Nurse woke up from Covid coma to discover that his husband had died from virus

Nurse woke up from Covid coma to discover that his husband had died from virus

 

A nurse woke up from a Covid-19 coma to discover his husband had died from the virus.

David Courtney-Williams, 49, was placed into an induced coma after contracting coronavirus in March.

The nurse in charge, from Wales, had to relearn to walk and his vocal cords were so damaged he was unable to speak effectively.

After fighting for his life, he woke from a coma to discover his husband and partner of 28 years had not survived.

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Steven Courtney-Williams, 56, had shown no symptoms when his husband David was taken into ICU.

But he died just six days later on April 3.

After being unconscious for 14 days, David was told the devastating news over the phone and was unable to have visitors to comfort him due to coronavirus guidelines.

He told Wales Online: “I just crumbled. It was just an empty feeling, I just couldn’t process it at all.

“I couldn’t even hold the phone myself, I was so weak. I just remember thinking ‘what do you mean Steven’s gone?’.

“When I was taken in, Steven had no symptoms. He had his illnesses but to be told two weeks later when I woke up that he was gone, that was devastating.”

“It’s been difficult for the family too. They were devastated with Steve passing away and I was touch and go at one point too. I think they were preparing for a double.

“And then they had the stress of telling me Steve had gone too.”

While dealing with the mental trauma of his tragic loss, David was also struggling with the physical side-effects of contracting coronavirus.

He said the physical trauma of being intubated and placed into an induced coma meant he found it difficult to process what had happened.

He added: “It’s been a mental struggle. It’s not just one thing but it’s another as well. It’s the physical side of recovery but then the mental battle.

“It’s been a nightmare to be honest. At first I couldn’t grieve properly because I had to get well myself.

“I had to put it to the back of my mind and concentrate on getting through this thing. I just couldn’t process it at that time.

It was physically awful too, my vocal cords were damaged when I came round. The funeral director on the phone couldn’t understand me.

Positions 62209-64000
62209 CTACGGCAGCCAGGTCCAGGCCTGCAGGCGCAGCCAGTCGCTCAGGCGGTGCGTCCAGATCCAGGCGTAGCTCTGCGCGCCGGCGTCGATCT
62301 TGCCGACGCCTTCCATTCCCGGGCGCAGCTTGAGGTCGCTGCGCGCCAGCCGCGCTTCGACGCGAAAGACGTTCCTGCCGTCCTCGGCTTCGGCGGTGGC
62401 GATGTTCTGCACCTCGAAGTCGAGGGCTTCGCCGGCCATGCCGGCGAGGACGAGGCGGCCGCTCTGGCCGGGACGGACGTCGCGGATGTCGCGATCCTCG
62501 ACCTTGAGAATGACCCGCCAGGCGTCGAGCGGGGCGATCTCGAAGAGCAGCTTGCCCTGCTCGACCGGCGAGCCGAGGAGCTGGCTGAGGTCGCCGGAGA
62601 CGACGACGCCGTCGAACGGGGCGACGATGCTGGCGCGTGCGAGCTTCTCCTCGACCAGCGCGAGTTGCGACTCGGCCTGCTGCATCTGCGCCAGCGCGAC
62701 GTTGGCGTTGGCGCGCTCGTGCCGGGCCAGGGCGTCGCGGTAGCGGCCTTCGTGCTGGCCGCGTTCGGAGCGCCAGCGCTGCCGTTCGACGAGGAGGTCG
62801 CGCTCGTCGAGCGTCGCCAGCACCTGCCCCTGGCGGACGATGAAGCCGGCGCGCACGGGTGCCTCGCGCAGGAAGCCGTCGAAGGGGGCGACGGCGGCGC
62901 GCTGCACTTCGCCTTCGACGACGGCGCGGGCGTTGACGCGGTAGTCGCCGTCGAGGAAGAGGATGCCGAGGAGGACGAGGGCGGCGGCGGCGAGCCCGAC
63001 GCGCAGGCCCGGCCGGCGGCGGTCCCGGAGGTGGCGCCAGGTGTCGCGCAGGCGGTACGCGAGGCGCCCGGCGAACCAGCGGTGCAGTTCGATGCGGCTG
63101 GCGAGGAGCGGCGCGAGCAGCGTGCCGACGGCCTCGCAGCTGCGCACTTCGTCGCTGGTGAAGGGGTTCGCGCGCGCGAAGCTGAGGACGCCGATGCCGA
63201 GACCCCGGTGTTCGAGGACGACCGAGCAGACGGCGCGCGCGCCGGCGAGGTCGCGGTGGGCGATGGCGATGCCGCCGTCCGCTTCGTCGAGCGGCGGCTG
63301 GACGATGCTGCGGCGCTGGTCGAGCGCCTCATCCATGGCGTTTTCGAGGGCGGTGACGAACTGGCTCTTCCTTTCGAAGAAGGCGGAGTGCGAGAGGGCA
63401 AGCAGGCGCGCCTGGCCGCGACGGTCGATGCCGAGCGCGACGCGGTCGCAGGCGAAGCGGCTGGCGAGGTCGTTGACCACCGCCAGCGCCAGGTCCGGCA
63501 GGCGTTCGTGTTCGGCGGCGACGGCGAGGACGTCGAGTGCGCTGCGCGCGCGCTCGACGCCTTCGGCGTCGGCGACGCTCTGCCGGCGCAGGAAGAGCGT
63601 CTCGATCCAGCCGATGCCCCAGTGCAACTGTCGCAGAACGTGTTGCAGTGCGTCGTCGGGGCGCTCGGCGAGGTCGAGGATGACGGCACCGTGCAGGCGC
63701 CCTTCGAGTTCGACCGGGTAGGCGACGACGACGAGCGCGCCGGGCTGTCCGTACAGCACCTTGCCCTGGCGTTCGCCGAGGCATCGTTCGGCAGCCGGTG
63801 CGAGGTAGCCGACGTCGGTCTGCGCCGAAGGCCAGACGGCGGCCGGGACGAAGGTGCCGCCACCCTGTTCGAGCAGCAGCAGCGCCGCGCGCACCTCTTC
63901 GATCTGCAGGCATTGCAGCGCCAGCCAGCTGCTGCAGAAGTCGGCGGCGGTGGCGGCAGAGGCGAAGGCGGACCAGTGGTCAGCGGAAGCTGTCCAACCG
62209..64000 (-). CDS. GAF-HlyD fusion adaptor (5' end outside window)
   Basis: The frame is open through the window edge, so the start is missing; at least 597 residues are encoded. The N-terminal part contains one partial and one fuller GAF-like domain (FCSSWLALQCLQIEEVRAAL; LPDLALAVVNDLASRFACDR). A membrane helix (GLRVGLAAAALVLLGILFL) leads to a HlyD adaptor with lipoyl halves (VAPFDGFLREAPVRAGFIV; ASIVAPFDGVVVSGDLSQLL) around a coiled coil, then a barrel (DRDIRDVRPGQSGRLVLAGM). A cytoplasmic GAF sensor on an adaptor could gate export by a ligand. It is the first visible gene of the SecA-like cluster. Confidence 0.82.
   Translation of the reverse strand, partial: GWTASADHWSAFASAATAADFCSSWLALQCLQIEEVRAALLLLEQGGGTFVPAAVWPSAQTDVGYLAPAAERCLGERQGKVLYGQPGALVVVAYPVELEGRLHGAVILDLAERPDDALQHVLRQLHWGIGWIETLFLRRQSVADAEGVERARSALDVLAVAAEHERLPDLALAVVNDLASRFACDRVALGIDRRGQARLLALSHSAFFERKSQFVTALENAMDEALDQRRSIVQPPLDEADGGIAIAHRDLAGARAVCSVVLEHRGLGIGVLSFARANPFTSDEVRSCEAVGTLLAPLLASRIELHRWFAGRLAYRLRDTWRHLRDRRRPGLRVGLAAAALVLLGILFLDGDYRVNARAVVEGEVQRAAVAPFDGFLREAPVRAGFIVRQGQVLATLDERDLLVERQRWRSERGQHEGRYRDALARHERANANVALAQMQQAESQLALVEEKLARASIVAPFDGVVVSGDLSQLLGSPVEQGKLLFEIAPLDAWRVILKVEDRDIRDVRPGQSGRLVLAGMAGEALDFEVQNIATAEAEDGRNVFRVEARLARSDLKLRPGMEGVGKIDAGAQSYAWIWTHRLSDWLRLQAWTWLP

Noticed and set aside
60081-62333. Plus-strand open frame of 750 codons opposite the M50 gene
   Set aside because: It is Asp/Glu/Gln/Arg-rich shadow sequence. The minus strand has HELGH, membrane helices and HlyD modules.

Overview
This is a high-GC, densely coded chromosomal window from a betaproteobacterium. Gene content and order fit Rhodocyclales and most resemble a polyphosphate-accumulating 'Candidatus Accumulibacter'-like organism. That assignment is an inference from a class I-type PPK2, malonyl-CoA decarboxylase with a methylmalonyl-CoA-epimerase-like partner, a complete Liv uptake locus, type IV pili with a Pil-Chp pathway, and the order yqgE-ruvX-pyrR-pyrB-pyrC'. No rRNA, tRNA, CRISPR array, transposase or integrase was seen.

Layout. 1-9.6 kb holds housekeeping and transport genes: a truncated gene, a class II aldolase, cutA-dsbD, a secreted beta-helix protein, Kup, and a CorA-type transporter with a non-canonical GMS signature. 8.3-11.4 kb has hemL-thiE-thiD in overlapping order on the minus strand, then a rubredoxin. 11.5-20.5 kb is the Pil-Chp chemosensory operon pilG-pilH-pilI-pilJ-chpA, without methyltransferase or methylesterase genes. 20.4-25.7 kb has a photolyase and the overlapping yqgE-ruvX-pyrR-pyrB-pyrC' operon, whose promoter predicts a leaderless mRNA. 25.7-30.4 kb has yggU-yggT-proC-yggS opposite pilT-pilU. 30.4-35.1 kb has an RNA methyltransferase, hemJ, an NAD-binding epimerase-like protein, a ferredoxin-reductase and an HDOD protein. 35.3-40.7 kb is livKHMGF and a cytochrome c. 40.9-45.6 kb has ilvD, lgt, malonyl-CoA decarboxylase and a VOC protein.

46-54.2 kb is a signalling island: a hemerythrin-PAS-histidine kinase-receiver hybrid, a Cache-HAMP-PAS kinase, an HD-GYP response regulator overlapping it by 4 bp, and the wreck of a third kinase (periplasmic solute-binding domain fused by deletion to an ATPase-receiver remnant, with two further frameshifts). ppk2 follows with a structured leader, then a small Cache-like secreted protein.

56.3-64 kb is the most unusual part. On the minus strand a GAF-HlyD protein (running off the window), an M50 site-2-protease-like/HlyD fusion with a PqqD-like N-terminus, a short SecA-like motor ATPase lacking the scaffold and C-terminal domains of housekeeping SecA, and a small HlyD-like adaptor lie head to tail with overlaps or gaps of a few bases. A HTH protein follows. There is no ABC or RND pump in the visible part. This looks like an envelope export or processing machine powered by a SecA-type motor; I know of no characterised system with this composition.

“I had to learn to walk again, I still have numbness in my leg six months after physio.

“I was so weak at one point, we were not sure if I was going to make it to the funeral but I was determined.”

David was one of the first people to be put on a ventilator at Morriston Hospital when the pandemic spiralled in March.

The healthcare professional is still coming to terms with what has happened, both as a nurse and a patient himself.

He said: “At first it was like being in a black hole and there’s two ways you can go – up or down.

“I’m still feeling the effects now. It’s the fatigue mainly, it’s unbearable and nothing like I’ve had before.”

To add to the devastation, David’s close colleague Sharon Bamford also died with the virus just weeks after his husband’s death.

But the brave nurse has now returned to the wards.

He said: “I’m back in work now on the ward on a phased return, once a week. Even just one day I get home and I’m shattered.

“With Sharon as well, they’ve gone through it with us. We’re like a family.”

While David does have coronavirus antibodies, he has been warned that he can still catch the virus for a second time.

He said: “That doesn’t make me anxious as such, but of course it is difficult going back at first after what happened.”

Paying tribute to Steven, David said he is still struggling to come to terms with the loss.

He said: “He was my world. He was so fun loving, loved socialising and going on holidays. He was everything.

“He was just always there supporting me through everything. Every job, every exam – he was always there.

“I don’t think it’s sunk in yet. I still think he’s here still, I’m still washing for two. Everything has changed.”

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